For every input primitive, a geometry shader can output 0, 1, or multiple primitives. So it can take 1 triangle, and 6 triangles that are transformed for each cubemap face. Then you can combine this with render target arrays and SV_RenderTargetArrayIndex to have each triangle get rasterized to the corresponding face of the cubemap.

I wouldn't really recommend it though...it sounds nice on paper but in practice using a geometry shader can really hurt your GPU performance.
[/quote]

Sure sure, but you're not doing that much really. It's not like your trying to do some sort of tessellation or other things that just end up being too expensive. In theory this still sounds good, but I don't know of any game that's implemented it yet. It would be nice to check some real game scenarios and see if it's actually faster to just have a single pass and render target or do a point light shadowmap a more traditional way.

[/quote]

I recommend you try it...the results may surprise you. I tried it with 4 shadow cascades and it wasn't anywhere close to being worth it.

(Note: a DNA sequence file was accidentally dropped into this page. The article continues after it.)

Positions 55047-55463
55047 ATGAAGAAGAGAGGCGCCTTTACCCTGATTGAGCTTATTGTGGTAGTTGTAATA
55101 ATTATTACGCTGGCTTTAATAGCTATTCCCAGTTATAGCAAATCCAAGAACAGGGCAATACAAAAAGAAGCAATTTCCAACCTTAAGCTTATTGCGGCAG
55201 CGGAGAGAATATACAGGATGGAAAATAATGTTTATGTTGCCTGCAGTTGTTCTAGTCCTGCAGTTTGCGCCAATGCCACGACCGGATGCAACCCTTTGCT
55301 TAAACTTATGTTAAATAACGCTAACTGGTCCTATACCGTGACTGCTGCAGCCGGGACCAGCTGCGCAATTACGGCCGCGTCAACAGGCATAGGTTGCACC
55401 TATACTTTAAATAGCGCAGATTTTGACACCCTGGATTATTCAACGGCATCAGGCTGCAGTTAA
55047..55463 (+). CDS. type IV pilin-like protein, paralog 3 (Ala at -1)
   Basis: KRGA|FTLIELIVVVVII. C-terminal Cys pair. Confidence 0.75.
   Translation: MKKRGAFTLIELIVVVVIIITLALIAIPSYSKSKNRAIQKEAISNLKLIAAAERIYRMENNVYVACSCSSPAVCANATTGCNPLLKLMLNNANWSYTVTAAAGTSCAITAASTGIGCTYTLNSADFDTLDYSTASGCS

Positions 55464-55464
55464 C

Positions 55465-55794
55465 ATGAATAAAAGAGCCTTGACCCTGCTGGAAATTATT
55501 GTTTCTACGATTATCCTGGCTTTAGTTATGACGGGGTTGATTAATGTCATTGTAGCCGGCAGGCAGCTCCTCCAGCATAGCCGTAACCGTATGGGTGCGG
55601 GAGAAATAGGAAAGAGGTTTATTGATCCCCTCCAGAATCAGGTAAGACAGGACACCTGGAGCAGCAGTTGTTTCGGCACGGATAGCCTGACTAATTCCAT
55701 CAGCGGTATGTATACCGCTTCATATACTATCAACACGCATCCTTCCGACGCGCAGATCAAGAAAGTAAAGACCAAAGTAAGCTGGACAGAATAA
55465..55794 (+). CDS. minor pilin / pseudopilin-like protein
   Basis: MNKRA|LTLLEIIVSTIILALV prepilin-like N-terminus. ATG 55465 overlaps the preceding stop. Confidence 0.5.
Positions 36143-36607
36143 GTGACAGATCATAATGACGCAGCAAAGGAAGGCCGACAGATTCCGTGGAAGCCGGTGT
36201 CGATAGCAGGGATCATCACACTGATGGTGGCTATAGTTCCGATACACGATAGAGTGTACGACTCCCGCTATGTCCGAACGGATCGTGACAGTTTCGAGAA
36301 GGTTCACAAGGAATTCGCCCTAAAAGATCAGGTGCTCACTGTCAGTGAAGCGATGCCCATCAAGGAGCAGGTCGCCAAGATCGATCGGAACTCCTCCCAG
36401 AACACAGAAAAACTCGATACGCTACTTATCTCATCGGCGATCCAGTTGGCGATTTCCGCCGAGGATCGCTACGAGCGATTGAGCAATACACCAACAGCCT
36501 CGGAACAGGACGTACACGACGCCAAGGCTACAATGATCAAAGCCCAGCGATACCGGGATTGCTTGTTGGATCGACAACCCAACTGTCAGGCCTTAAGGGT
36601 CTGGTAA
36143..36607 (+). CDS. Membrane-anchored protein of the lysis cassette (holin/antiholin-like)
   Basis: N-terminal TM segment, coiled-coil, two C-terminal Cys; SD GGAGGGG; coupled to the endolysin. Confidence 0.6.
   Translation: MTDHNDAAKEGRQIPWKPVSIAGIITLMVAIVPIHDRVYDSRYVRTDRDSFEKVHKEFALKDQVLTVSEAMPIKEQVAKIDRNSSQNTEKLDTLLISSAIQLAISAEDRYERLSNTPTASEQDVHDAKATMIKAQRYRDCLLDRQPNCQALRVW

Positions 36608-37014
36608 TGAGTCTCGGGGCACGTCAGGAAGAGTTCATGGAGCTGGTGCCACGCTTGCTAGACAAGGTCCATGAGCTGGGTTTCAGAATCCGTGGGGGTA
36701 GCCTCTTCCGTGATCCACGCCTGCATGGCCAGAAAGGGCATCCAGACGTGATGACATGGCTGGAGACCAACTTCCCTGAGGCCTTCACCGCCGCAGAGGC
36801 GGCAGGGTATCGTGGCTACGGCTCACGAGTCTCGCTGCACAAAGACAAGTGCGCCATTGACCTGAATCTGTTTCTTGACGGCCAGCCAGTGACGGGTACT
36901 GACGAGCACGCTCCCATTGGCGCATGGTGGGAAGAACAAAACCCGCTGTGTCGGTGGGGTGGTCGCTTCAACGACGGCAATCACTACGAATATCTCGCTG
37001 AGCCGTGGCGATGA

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[quote name='Frenetic Pony' timestamp='1323736816' post='4893328']
[quote name='MJP' timestamp='1323659349' post='4892976']
[quote name='magicstix' timestamp='1323655415' post='4892963']
How would you do the shadow map in a single pass with a geometry shader anyway?


For every input primitive, a geometry shader can output 0, 1, or multiple primitives. So it can take 1 triangle, and 6 triangles that are transformed for each cubemap face. Then you can combine this with render target arrays and SV_RenderTargetArrayIndex to have each triangle get rasterized to the corresponding face of the cubemap.

I wouldn't really recommend it though...it sounds nice on paper but in practice using a geometry shader can really hurt your GPU performance.
[/quote]

Sure sure, but you're not doing that much really. It's not like your trying to do some sort of tessellation or other things that just end up being too expensive. In theory this still sounds good, but I don't know of any game that's implemented it yet. It would be nice to check some real game scenarios and see if it's actually faster to just have a single pass and render target or do a point light shadowmap a more traditional way.

[/quote]

I recommend you try it...the results may surprise you. I tried it with 4 shadow cascades and it wasn't anywhere close to being worth it.
[/quote]

Not talking about cascades, and cloning all that geometry. I know that doesn't work. But I do remember running some code a while ago and I got better results, but it wasn't an actual game scene and was just against a naive implementation of a multipass cubemap.